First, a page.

Sunday, August 10, 2014

Picking diverse compounds from large sets

Draft post This post will probably be edited over the next day or so.

This post explores two different approaches for picking diverse small subsets of compounds from large sets: random selection and the MaxMin algorithm (Ashton, M. et. al., Quant. Struct.-Act. Relat., 21 (2002), 598-604).

In [1]:
import numpy as np
from __future__ import print_function

from rdkit import Chem
from rdkit.Chem import Draw,rdMolDescriptors,AllChem
from rdkit.Chem.Draw import IPythonConsole
from rdkit import SimDivFilters,DataStructs

import gzip
%pylab inline

from rdkit import rdBase
print(rdBase.rdkitVersion)
import time
print(time.asctime())
Populating the interactive namespace from numpy and matplotlib
2014.09.1pre
Mon Aug 11 07:46:10 2014

Start by reading in a set of molecules from the Zinc Biogenic Compounds (formerly known as "Zinc Natural Products") subset and generating Morgan2 fingerprints for the diversity calculation. The compound structures are available here: http://zinc.docking.org/subsets/zbc

In [2]:
fps = []
inf = gzip.open('../data/znp.sdf.gz')
suppl = Chem.ForwardSDMolSupplier(inf)
for m in suppl:
    if m is None:
        continue
    fp=rdMolDescriptors.GetMorganFingerprintAsBitVect(m,2)
    fps.append(fp)
    if not len(fps)%5000: print("Done: %d"%len(fps))

print("Got %d fingerprints"%len(fps))        
        
Done: 5000
Done: 10000
Done: 15000
Done: 20000
Done: 25000
Done: 30000
Done: 35000
Done: 40000
Done: 45000
Done: 50000
Done: 55000
Done: 60000
Done: 65000
Done: 70000
Done: 75000
Done: 80000
Done: 85000
Done: 90000
Done: 95000
Done: 100000
Done: 105000
Done: 110000
Done: 115000
Done: 120000
Done: 125000
Done: 130000
Done: 135000
Done: 140000
Got 144069 fingerprints

In [5]:
import time
mmp =SimDivFilters.MaxMinPicker()
t1=time.time()
bv_ids = mmp.LazyBitVectorPick(fps,len(fps),50)
t2=time.time()
print("That took %.2f seconds"%(t2-t1))
That took 43.99 seconds

In [10]:
dist_hist=[]
for i in range(len(bv_ids)):
    for j in range(i+1,len(bv_ids)):
        dist_hist.append(DataStructs.TanimotoSimilarity(fps[bv_ids[i]],fps[bv_ids[j]]))
_=hist(dist_hist,bins=20)
_=title("MaxMin Picks")
_=xlabel("Similarity")

Those are certainly diverse

What about simply picking random compounds?

In [11]:
import random
random.seed(0xF00D)
rr = list(range(len(fps)))
random.shuffle(rr)
r_ids = rr[:50]
dist_hist2=[]
for i in range(len(r_ids)):
    for j in range(i+1,len(r_ids)):
        dist_hist2.append(DataStructs.TanimotoSimilarity(fps[r_ids[i]],fps[r_ids[j]]))
_=hist(dist_hist2,bins=20)
_=title("Random Picks")
_=xlabel("Similarity")

At first glance, it looks like the random picks are much less diverse than the picks with the MaxMin algorithm: the peak in the first histogram is significantly shifted to higher similarity.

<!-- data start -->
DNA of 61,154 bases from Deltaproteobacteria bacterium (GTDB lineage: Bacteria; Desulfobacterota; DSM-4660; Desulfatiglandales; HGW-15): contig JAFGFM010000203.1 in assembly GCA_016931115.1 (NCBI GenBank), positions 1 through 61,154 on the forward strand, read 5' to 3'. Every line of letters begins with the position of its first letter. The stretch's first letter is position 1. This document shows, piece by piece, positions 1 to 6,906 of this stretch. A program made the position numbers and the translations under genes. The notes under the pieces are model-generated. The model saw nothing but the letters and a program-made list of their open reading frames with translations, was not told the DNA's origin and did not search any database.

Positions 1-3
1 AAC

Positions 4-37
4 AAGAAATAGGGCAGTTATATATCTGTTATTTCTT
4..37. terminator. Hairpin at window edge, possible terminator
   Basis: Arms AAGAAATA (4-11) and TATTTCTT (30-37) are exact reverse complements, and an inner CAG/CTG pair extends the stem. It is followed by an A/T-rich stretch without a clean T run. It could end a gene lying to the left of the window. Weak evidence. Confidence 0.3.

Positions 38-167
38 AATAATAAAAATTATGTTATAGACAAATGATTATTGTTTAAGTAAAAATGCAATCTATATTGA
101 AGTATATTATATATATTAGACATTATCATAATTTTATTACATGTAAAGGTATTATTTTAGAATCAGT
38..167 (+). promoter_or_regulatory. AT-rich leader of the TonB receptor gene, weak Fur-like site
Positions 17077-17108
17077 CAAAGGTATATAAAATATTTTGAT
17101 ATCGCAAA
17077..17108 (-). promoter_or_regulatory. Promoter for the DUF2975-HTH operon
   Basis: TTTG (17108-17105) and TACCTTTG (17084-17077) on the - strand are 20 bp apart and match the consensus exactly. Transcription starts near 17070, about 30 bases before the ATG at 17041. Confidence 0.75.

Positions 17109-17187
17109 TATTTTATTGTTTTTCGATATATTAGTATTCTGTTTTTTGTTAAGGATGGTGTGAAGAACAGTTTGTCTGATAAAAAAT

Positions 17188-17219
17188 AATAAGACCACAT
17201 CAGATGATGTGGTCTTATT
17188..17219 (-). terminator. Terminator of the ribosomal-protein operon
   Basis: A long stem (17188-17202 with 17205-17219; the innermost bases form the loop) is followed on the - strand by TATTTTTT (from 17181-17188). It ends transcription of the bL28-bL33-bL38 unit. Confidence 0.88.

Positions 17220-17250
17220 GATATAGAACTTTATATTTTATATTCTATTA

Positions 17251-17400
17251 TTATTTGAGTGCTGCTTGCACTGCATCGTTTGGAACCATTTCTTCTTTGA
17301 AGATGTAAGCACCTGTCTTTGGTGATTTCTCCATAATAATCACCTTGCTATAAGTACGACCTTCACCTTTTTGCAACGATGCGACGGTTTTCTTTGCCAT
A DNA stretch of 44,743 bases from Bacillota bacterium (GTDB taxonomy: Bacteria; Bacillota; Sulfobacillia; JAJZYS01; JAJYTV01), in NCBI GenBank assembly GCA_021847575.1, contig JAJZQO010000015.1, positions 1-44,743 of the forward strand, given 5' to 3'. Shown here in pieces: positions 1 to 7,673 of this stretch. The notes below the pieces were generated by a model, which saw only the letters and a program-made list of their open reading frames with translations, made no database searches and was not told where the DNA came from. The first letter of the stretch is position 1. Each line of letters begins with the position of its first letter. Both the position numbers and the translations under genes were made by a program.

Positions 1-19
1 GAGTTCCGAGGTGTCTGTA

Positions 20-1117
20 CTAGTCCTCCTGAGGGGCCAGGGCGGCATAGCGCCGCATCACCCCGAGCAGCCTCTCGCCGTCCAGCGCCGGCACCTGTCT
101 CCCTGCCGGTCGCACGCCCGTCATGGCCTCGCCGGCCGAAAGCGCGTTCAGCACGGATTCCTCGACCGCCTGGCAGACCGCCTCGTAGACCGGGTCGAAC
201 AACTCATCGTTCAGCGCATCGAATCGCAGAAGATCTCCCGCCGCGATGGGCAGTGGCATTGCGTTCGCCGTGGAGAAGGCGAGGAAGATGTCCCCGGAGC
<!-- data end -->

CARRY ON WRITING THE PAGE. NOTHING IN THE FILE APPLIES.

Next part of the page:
However: there is an important detail to keep in mind: the "noise level" of the fingerprint. In an earlier post (http://rdkit.blogspot.ch/2013/10/fingerprint-thresholds.html), I looked at similarities between random pairs of "drug-like" compounds from ChEMBL in order to identify thresholds for when a similarity value is at the noise level (defined by finding the value which 99% of random pairs have a lower similarity). For the fingerprint used here, Morgan2, this value is 0.321.

Using that cutoff, we can easily figure out what fraction of the pairs in the set above are "noise":

In [12]:
noise=0.321
count = sum([1 for x in dist_hist2 if x<noise])
print("Count: %d, fraction: %.3f"%(count,1.*count/len(dist_hist2)))
Count: 1210, fraction: 0.988

So almost 99% of the pairs are below the noise level.

Verify that this wasn't just lucky by doing some stats:

In [15]:
noise=0.321
counts=[]
for rep in range(100):
    random.seed(0xF00D+rep)
    rr = list(range(len(fps)))
    random.shuffle(rr)
    r_ids = rr[:50]
    count=0
    nTot=0
    for i in range(len(r_ids)):
        for j in range(i+1,len(r_ids)):
            d=DataStructs.TanimotoSimilarity(fps[r_ids[i]],fps[r_ids[j]])
            nTot+=1
            if d<noise:
                count+=1
    counts.append(count)
counts = numpy.array(counts,numpy.double)
counts /= nTot
mean = numpy.mean(counts)
dev = numpy.std(counts)
print("Mean: %.3f, std dev: %.3f"%(mean,dev))
Mean: 0.991, std dev: 0.004

Fazit: randomly picking small numbers of compounds from the large set gives subsets that are quite diverse. It's also a lot quicker than using the diversity picker: not only can we skip the diversity picking algorithm, but the molecules and fingerprints don't even need to be constructed.

Clearly this is not going to work as well when picking from compounds that are reasonably closely related to each other, but for small subsets of large diverse sets, it's a solid approach.

1 comment:

George Papadatos said...

Welcome back!
I agree 100% with your post and I've always been skeptical towards presentations/papers of overly sophisticated diverse selection methods which are effectively just a tiny bit more than expensive random number generators.
Btw, this has been confirmed in the bioactivity space too: http://pubs.acs.org/doi/abs/10.1021/ci0503558